SEATTLE — Sigh instead of Cy.
Mariners ace Felix Hernandez, the King, saw anticipation turn to keen disappointment Wednesday when he fell short in his bid to win the American League Cy Young Award for the second time in his career.
The honor went instead to Cleveland’s Corey Kluber in a tight vote.
“I don’t know what to say,” Hernandez said. “That was tough. I’m a little disappointed, but you know what? It just gives me more motivation to work harder and to be better next year.”
Kluber received 17 of the 30 first-place votes and 169 points from a Baseball Writers’ Association of America panel, which consisted of two members from chapters in each of the AL’s 15 cities.
Hernandez got the other 13 first-place votes and finished with 159 points. Chicago left-hander Chris Sale was third with 78 points.
Each ballot listed five pitchers with points assigned on a 7-4-3-2-1 basis — i.e., seven points for a first-place vote, etc. All balloting took place prior to the start of postseason.
“It’s pretty awesome,” said Kluber, who finished 18-9 with a 2.44 ERA. “I definitely didn’t expect it, so it’s a pleasant surprise.”
Los Angeles Dodgers left-hander Clayton Kershaw was a unanimous selection in winning the National League award for the third time in four years.
Hernandez, 28, loomed as the AL favorite after his previous selection as the league’s best pitcher in balloting by his peers (Players Choice Award) and AL executives (The Sporting News).
One possible explanation for why he failed to win the Cy Young Award:
The Mariners fell one game short of reaching postseason for the first time since 2001 — and perhaps some voters viewed one poor late-season outing by Hernandez as a decisive argument for Kluber.
The BBWAA vote typically takes place later than balloting on the other awards, which might have placed extra weight on Hernandez’s Sept. 23 performance in Toronto, when he allowed eight runs in 4 2/3 innings.
“Probably,” Hernandez acknowledged. “It was just one start. What can I say?”
Despite that stumble, Hernandez finished 15-6 in 34 starts and led the majors with a 2.14 ERA. He snatched the AL ERA crown away from Sale by pitching 5 1/3 scoreless innings in the season’s final game.
Hernandez pointed to another game — July 30 in Cleveland, when he lost 2-0 to Kluber, who pitched a three-hit complete game. It was their only head-to-head matchup of the season.
“He beat me in Cleveland,” Hernandez said. “He had a great year. Sale, Kluber, myself…we all deserve that award. But you know, there’s only one winner.”
Even so, Hernandez contends he pitched better this season than in 2010, when he won the Cy Young Award by going 13-12 with a 2.27 ERA for a team that finished 61-101.
“Yeah, I do,” he said. “It was a great year. I felt fine the whole year. I think I pitched way better than in 2010. I’ll move on. It’s going to be a new year next year.”
Hernandez set a major-league record this season by making 16 consecutive starts in which he pitched at least seven innings and allowed two or fewer runs.
The previous record was 13 by Hall of Famer Tom Seaver of the New York Mets in 1971.
“You think about what he did this year,” Mariners manager Lloyd McClendon said. “That’s history. Nobody has ever done it. I’m not sure anybody will ever come close to it again in our lifetime.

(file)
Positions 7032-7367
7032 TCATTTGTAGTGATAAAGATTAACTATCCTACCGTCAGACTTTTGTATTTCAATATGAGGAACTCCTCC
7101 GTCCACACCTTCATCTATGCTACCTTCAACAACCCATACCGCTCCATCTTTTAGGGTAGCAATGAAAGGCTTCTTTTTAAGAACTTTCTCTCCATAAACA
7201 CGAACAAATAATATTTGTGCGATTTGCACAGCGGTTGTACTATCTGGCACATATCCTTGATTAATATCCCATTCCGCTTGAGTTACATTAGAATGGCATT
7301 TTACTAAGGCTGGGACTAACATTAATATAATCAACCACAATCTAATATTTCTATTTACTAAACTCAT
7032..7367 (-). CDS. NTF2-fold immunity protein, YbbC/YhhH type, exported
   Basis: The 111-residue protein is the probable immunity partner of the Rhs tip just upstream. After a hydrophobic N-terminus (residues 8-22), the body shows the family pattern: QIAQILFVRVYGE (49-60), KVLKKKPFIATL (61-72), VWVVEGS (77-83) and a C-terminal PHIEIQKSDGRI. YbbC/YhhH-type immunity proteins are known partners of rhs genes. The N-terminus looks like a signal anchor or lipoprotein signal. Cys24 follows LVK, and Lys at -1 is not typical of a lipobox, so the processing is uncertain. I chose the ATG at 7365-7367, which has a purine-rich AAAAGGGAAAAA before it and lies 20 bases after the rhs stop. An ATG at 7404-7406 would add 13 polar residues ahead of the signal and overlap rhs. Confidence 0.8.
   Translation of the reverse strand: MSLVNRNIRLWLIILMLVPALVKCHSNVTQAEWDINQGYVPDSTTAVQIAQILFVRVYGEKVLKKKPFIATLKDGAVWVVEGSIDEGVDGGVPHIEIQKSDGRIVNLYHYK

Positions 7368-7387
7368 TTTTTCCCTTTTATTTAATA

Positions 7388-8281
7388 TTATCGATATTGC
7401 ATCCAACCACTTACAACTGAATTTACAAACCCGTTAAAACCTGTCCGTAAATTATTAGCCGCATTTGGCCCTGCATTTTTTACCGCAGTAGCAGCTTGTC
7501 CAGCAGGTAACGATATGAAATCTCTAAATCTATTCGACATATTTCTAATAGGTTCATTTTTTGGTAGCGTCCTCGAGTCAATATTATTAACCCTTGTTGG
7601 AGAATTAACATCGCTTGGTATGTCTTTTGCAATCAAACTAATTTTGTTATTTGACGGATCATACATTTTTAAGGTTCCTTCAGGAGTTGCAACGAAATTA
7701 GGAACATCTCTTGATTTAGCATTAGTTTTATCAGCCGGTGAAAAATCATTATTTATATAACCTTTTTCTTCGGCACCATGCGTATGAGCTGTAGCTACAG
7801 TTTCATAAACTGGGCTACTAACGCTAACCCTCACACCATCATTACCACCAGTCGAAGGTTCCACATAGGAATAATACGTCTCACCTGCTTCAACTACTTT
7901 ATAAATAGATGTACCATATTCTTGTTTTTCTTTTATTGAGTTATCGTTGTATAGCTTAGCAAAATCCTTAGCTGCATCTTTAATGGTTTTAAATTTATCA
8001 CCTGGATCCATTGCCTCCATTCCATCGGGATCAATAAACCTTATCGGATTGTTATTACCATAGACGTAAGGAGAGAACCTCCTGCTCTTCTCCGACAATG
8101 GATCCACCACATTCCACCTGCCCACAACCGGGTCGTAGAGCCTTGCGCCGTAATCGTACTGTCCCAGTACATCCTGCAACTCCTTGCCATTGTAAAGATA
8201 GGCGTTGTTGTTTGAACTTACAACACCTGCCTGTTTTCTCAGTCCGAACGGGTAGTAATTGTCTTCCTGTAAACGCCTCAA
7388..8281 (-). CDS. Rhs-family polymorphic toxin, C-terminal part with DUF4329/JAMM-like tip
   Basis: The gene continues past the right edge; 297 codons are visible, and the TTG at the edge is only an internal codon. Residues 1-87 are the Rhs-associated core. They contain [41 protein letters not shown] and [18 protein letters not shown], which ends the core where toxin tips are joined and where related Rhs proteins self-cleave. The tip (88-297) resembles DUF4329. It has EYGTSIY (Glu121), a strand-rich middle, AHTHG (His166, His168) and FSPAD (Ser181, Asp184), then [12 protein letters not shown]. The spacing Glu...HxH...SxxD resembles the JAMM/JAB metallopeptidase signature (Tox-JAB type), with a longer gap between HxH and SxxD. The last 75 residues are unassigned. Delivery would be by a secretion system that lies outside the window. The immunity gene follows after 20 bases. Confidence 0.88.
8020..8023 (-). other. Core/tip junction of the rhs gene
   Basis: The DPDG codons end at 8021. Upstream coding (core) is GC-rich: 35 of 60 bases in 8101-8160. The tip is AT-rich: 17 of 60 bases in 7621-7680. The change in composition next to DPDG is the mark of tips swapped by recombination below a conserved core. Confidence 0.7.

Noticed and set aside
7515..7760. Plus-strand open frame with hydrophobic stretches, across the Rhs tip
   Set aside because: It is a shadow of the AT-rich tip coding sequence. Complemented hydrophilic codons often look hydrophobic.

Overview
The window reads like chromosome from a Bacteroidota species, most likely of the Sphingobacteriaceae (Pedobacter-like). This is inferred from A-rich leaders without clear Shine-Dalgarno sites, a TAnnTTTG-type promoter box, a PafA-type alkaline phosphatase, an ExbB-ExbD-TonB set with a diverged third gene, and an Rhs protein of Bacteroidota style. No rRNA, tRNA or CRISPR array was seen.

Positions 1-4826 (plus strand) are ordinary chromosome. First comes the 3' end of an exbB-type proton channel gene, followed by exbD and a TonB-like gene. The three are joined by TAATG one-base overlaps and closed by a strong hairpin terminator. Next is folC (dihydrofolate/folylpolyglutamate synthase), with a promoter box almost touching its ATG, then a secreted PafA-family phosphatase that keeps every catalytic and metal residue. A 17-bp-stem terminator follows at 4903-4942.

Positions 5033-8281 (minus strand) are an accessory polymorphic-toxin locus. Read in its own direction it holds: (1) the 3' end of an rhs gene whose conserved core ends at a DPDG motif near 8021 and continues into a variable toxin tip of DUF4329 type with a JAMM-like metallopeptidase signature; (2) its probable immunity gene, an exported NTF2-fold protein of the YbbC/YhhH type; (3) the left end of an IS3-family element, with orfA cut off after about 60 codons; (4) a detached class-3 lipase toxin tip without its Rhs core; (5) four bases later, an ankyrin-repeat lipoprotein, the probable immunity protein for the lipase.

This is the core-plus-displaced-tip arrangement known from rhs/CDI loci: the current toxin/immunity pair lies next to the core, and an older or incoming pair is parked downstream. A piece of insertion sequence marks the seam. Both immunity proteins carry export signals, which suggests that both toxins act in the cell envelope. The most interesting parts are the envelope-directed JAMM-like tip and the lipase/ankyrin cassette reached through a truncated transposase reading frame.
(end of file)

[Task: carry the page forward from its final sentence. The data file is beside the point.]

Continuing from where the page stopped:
“It’s just phenomenal. If you really think about that streak and what he did. You also think about the number of games when we didn’t score runs for him and what his record had a chance to be.”
It wasn’t enough.
“You know what?” Hernandez said “I’m going to prepare myself for next year. I’m going to prepare harder. I’m going to be in better shape than I was this year. And we’ll see what happens next year.”
The BBWAA concludes its series of award announcements Thursday by revealing the Most Valuable Player in each league.
The AL finalists are Cleveland outfielder Michael Brantley, Detroit designated hitter Victor Martinez and Los Angeles outfielder Mike Trout.
The NL: Kershaw, Pittsburgh outfielder Andrew McCutchen and Miami outfielder Giancarlo Stanton.
Previous BBWAA recipients:
*Jackie Robinson Rookie of the Year: Chicago first baseman Jose Abreu in the AL, and New York pitcher Jacob deGrom in the NL.
*Manager of the year: Baltimore’s Buck Showalter in the AL, and Washington’s Matt Williams in the NL.
Mariners second baseman Robinson Cano had one of just three hits for a major-league touring team Wednesday in a 2-0 loss to Japan’s national team in Osaka.
The five-game series resumes Friday when Mariners right-hander Hisashi Iwakuma starts for the MLB team in Tokyo. Iwakuma will be limited, under the rules, to 80 pitches in what is expected to be his only appearance.
The series continues Saturday and Sunday at the Tokyo Dome before concluding Tuesday in Sapporo. The two teams will also plan an exhibition game on Nov. 20 on Okinawa.
HOT STOVE UPDATES
Detroit reached a four-year deal to retain designated hitter Victor Martinez for $68 million, according to multiple reports.
Martinez, 35, was high, if not atop, the Mariners’ free-agent target list in an effort to boost their attack. He is one of three finalists for the AL MVP award after batting .335 with 32 homers and 103 RBIs in 151 games.
The Tigers extended a one-year qualifying offer of $15.3 million to Martinez, which he rejected — but that offer meant any other club signing him would lose a top draft pick.
*General manager Andrew Friedman admits it’s likely the Dodgers will trade an outfielder. He told ESPNLosAngeles.com that, “I think it’s most likely the best course of action.”
The Mariners have long had interest in Matt Kemp, who is guaranteed $107 million over the next five years. The Dodgers have indicated a willingness to eat some of Kemp’s salary, depending on the return in trade.